Since that was an abstract and distant goal, he explained, he had a more modest short-term aim: "the destruction of the worldwide industrial system."

He described in detail how he had refined his technique over the years and boasted he could now make small, lighter bombs and larger more deadly ones. "Clearly we are in a position to do a great deal of damage," he taunted. "And it doesn't appear the FBI is going to catch us any time soon. The FBI is a joke."

All of which was to set the stage for an extraordinary Faustian proposition. He was "getting tired of making bombs." It was "no fun having to spend all your evenings and weekends preparing dangerous mixtures, filing trigger mechanisms out of scraps of metal or searching the sierras for a place isolated enough to test a bomb." So if the New York Times, or any other "widely read, national periodical" would publish a lengthy article by him, he would "permanently desist from terrorist activities."

The article was between 29,000 and 37,000 words long, so he figured it might have to be serialized. Alternatively it could be published as a book, but it would have to be made widely available and moderately priced. The publisher could keep all profits but rights would revert to the public after six months. Each year for three years, the New York Times, Time or Newsweek would be obliged to print a 3,000 word piece by the bomber "clarifying our material or rebutting criticisms of it."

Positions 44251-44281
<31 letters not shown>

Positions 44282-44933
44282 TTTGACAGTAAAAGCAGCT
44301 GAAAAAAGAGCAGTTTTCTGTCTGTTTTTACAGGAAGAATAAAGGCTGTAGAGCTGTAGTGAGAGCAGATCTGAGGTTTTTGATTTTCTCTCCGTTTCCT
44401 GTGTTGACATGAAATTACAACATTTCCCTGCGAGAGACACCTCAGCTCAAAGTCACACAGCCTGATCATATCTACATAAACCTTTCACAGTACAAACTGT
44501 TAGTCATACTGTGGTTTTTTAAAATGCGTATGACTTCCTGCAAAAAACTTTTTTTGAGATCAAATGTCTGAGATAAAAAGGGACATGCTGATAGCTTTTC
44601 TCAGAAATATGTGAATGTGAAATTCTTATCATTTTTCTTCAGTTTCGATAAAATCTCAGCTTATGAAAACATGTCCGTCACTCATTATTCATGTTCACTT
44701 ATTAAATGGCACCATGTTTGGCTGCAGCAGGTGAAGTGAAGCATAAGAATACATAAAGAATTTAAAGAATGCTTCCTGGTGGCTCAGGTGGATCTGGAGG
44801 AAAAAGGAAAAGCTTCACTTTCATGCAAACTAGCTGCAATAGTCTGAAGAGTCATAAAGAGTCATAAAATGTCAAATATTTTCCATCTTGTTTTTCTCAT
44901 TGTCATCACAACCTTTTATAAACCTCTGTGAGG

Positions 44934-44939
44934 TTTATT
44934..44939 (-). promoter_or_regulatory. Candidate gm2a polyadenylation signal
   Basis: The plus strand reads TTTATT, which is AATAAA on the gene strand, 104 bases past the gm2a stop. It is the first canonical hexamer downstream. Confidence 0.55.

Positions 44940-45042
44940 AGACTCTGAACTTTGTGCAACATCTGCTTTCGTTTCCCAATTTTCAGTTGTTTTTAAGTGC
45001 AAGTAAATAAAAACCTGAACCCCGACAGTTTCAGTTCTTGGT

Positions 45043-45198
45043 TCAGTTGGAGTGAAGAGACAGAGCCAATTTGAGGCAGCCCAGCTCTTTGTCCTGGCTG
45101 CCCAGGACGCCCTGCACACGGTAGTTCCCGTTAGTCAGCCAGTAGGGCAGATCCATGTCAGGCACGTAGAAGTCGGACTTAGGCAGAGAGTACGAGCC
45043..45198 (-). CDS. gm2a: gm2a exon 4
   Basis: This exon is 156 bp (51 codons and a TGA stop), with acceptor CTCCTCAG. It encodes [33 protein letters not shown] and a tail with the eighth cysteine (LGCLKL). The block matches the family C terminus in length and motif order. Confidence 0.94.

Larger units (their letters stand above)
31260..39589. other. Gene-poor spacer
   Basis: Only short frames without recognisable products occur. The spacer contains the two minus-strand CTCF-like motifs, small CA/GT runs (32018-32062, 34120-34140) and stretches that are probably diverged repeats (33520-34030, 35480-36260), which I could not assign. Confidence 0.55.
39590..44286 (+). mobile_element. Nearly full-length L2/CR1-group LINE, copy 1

The team hunting the bomber were quietly elated.

In the Times letter, the bomber noted that he had posted three other letters, one to a Yale computer scientist injured in one of his previous attacks. The letters didn't tell investigators his identity, but, for the first time, they offered a window on his soul.

The Unabomber's first attack happened 17 years ago. A woman spotted a parcel in a parking lot at the University of Illinois in Chicago. It was addressed to a professor at New York's Rensselaer Polytechnic Institute, but it bore a return address at Northwestern University, so she sent it there.

The academic whose name appeared on the envelope said he hadn't mailed it, so it was passed to the campus security office where it exploded, slightly injuring a university police officer.

Campus detectives conducted a routine investigation but it wasn't until November of the following year, when a bomb exploded in the cargo hold of an American Airlines flight bound for Washington, that federal authorities realized they faced a serial bomber.

When bomb experts sent photographs of its remains to Chicago, the origin of the flight, police there recognized similarities to another device that had exploded on the Northwestern campus a few months earlier, injuring a student.

They then linked it to the first attack in May 1978. When the bomber struck again the next summer, injuring the head of United Airlines with a device mailed to his home, they had a pattern.

All the bomber's targets had been linked with either universities or airlines: they called him the Unabomber.

The packages arrived with depressing regularity for almost seven years. At the University of California in Berkeley, an electronics professor was seriously injured in the face and hands when he picked up what appeared to be a measuring instrument.